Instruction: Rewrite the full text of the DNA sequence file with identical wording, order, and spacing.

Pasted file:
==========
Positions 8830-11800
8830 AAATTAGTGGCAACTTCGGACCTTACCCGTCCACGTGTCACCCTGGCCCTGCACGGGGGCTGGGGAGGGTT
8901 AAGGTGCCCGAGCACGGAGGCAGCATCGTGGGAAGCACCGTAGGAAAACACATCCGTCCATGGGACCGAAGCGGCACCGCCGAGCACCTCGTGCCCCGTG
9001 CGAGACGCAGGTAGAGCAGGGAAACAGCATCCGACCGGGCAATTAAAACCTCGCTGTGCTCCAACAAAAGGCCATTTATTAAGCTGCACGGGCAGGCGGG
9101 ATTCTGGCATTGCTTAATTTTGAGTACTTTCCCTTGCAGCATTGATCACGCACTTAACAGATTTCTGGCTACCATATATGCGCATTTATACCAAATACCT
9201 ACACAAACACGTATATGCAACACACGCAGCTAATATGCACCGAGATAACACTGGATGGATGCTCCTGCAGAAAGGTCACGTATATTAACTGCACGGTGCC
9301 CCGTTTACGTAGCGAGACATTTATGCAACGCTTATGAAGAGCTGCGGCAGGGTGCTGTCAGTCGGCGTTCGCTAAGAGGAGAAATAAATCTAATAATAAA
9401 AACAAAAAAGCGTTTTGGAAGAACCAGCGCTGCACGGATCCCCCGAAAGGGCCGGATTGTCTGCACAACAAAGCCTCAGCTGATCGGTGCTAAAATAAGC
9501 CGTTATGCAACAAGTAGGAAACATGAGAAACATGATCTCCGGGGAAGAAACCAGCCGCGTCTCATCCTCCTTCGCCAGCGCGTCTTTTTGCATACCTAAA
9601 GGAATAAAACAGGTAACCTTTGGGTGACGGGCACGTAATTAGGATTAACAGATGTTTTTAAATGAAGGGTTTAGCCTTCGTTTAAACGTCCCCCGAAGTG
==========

Positions 8830-11800
8830 AAATTAGTGGCAACTTCGGACCTTACCCGTCCACGTGTCACCCTGGCCCTGCACGGGGGCTGGGGAGGGTT
8901 AAGGTGCCCGAGCACGGAGGCAGCATCGTGGGAAGCACCGTAGGAAAACACATCCGTCCATGGGACCGAAGCGGCACCGCCGAGCACCTCGTGCCCCGTG
9001 CGAGACGCAGGTAGAGCAGGGAAACAGCATCCGACCGGGCAATTAAAACCTCGCTGTGCTCCAACAAAAGGCCATTTATTAAGCTGCACGGGCAGGCGGG
9101 ATTCTGGCATTGCTTAATTTTGAGTACTTTCCCTTGCAGCATTGATCACGCACTTAACAGATTTCTGGCTACCATATATGCGCATTTATACCAAATACCT
9201 ACACAAACACGTATATGCAACACACGCAGCTAATATGCACCGAGATAACACTGGATGGATGCTCCTGCAGAAAGGTCACGTATATTAACTGCACGGTGCC
9301 CCGTTTACGTAGCGAGACATTTATGCAACGCTTATGAAGAGCTGCGGCAGGGTGCTGTCAGTCGGCGTTCGCTAAGAGGAGAAATAAATCTAATAATAAA
9401 AACAAAAAAGCGTTTTGGAAGAACCAGCGCTGCACGGATCCCCCGAAAGGGCCGGATTGTCTGCACAACAAAGCCTCAGCTGATCGGTGCTAAAATAAGC
9501 CGTTATGCAACAAGTAGGAAACATGAGAAACATGATCTCCGGGGAAGAAACCAGCCGCGTCTCATCCTCCTTCGCCAGCGCGTCTTTTTGCATACCTAAA
9601 GGAATAAAACAGGTAACCTTTGGGTGACGGGCACGTAATTAGGATTAACAGATGTTTTTAAATGAAGGGTTTAGCCTTCGTTTAAACGTCCCCCGAAGTG